18

36

Spread of disease by totally Cured Patients

No

37

74

I don't know

13

26

If treatment is stopped in the middle course of the Treatment Period, then*

Disease will relapse.

48

96

It will be difficult to treat the disease

47

94

Patient may die.

47

94

Happens nothing.

1

2

Table 22: Knowledge about spread to Tuberculosis.

Discussion

However, all the respondents have heard about tuberculosis from various sources, among those, 46(92%) respondents got information from media and teachers, 45(90%) respondents got information from media and teachers each, 45(90%) respondents received from newspaper and health-worker, 40(80%) from family members and 31(62%) received from friends. The information about tuberculosis received by the respondents from various was not adequate to school students for its prevention and treatment. The study conducted by Tanimawo Mo (1999) also indicated for the avocation and need of health education in college syllabi [9].

This study showed that the respondents were found to be very much confused about the type of tuberculosis. More than three fourth (78%) said that it does not only affect lungs whereas 11(22%) said that it only affects lungs. Less than half (42%) of the respondents knew about pulmonary tuberculosis, 18(36%) knew abdominal tuberculosis, 8(16%) of the respondents knew about bone tuberculosis. The knowledge about tuberculosis is increased after providing health education and developments of useful materials [10].

The respondents had good knowledge on sign and symptoms of tuberculosis whereas many misunderstanding were found in the route of transmission and diagnostic features of tuberculosis. Concerning the sign and symptoms, the study showed almost all (98%) said chest pain, cough more than 2 weeks is the sign and symptoms, 47 (94%) said weight loss of appetite, 45 (90%) said fever at night and night sweat, tiredness, blood in sputum each and 44 (88%) said that 2 or more than 2 weeks fever is the sign and symptoms. Regarding modes of transmission of the tuberculosis, majority (82%) said that through infected patient and 39 (78%) said from pregnant mothers. In regard to the detection of the tuberculosis, majority (94%) of the respondents said that sputum test and chest X-ray helps to detect tuberculosis, 45 (90%) said on the basis of sign and symptoms. Only 5 (10%) respondents had heard about mountex test. Among them, 2 (4%) said skin is taken as the sample unit for mountex test as well as 2(4%) said blood as sample. Whereas similar findings were found in the study conducted by Zhonghua Jie He (2003) in china in which the medical students had many misunderstandings about the treatment and diseases condition [11].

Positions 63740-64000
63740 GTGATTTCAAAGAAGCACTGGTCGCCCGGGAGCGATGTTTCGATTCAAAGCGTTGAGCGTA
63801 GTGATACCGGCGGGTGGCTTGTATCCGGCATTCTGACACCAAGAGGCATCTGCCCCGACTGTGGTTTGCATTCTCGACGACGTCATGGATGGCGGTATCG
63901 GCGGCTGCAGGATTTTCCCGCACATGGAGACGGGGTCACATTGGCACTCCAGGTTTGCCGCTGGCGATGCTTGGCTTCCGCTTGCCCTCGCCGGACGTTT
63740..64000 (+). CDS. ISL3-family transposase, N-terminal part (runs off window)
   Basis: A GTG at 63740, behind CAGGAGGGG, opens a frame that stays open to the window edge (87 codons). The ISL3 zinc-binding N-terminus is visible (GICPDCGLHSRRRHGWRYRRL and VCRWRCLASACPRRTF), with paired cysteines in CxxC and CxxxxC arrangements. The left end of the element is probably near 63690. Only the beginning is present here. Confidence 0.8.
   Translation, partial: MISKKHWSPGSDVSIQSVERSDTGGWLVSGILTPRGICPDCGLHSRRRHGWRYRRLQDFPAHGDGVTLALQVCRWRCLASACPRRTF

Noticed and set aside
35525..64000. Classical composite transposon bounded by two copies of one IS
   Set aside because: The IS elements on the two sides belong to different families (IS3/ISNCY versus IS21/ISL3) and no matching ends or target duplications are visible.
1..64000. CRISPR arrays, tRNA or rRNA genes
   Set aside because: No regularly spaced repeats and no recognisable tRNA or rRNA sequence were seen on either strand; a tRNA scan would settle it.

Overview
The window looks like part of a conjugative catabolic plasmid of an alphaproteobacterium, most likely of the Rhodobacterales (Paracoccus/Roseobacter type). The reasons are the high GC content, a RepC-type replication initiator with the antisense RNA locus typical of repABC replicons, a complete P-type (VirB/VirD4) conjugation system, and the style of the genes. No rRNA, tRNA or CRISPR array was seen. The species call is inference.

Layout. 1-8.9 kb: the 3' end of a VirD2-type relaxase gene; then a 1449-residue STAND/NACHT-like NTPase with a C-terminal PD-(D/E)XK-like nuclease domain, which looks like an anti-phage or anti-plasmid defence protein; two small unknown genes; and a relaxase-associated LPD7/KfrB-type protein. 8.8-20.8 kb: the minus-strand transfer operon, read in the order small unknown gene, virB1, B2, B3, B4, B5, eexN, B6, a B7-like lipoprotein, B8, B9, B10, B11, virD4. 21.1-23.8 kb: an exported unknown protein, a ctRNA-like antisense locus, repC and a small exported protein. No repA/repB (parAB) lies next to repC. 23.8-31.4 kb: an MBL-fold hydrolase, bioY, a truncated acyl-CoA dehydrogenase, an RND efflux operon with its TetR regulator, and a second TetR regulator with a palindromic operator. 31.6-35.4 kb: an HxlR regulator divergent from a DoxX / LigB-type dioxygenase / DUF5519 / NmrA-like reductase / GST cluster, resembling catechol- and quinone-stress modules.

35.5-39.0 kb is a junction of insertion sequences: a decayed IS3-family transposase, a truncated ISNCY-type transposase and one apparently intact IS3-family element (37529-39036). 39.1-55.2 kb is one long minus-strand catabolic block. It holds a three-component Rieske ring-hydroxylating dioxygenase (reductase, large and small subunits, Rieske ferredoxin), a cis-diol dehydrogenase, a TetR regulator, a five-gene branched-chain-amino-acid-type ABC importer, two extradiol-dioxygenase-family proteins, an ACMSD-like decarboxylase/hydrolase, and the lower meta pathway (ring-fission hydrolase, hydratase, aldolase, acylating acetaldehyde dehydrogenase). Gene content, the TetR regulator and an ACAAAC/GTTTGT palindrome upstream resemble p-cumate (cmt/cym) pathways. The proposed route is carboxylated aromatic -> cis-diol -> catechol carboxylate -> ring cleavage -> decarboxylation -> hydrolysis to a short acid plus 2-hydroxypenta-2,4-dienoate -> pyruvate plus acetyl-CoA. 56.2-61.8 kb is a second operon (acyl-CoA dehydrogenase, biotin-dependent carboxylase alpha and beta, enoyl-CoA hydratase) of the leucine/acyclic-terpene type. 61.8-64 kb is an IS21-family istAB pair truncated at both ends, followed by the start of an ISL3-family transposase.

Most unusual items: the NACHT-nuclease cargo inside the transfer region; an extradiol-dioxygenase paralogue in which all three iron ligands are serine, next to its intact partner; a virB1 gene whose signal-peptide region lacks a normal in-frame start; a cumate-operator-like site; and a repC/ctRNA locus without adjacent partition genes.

DOTS program as INH therapy has been an effective method to treat the tuberculosis. The respondents had low level of knowledge regarding treatment by DOTS and they had also less knowledge regarding its duration and availability. All (50) of the respondents said that tuberculosis is curable diseases. More than two third (78%) knew that the patients should not be admitted in hospital to receive treatment. More than half (56%) of respondents had heard about DOTS for the treatment of tuberculosis. Among those, 14 (28%) knew that DOTS is taken for 6-8 months. Regarding the availability of anti-tubercular drugs, 34(68%) reported that It is found DOTS center at free of cost and 24 (48%) said that it is found in hospitals at free of cost [12].

Tuberculosis could have been eliminated by effective treatment, vaccinations and public health measures [13]. The knowledge of the respondents regarding prevention of TB was found to be inadequate [14]. Almost all (96%) knew that there is BCG vaccination against tuberculosis. regarding preventive measure of tuberculosis, almost all (98%) said that BCG given at birth, majority (90%) of respondents said identifying infected person and curing BT DOTS, 88% said avoiding sharing utensils used by infected person. 20% said not living with infected person and 4% talked about other like avoiding smoking and right disposal of infected sputum. Concerning the spread of tuberculosis by the patients who are already on effective treatment, more than one third (34%) of respondents said ‘Yes’, 32% said ‘No’ and 36% said ‘I don’t know’. likewise, regarding the spread of tuberculosis by the patients who have been cured, nearly three fourth (74%) of respondents said ‘No’ and 26% said ‘I don’t know’. Respondents were asked what happens when the treatment is stopped at the middle course of the treatment period, 96% (48%) of the respondents said that diseases will relapse whereas 96% said that it will be difficult to treat the diseases and similarly 96% said that patient will die and 2% said happens nothing.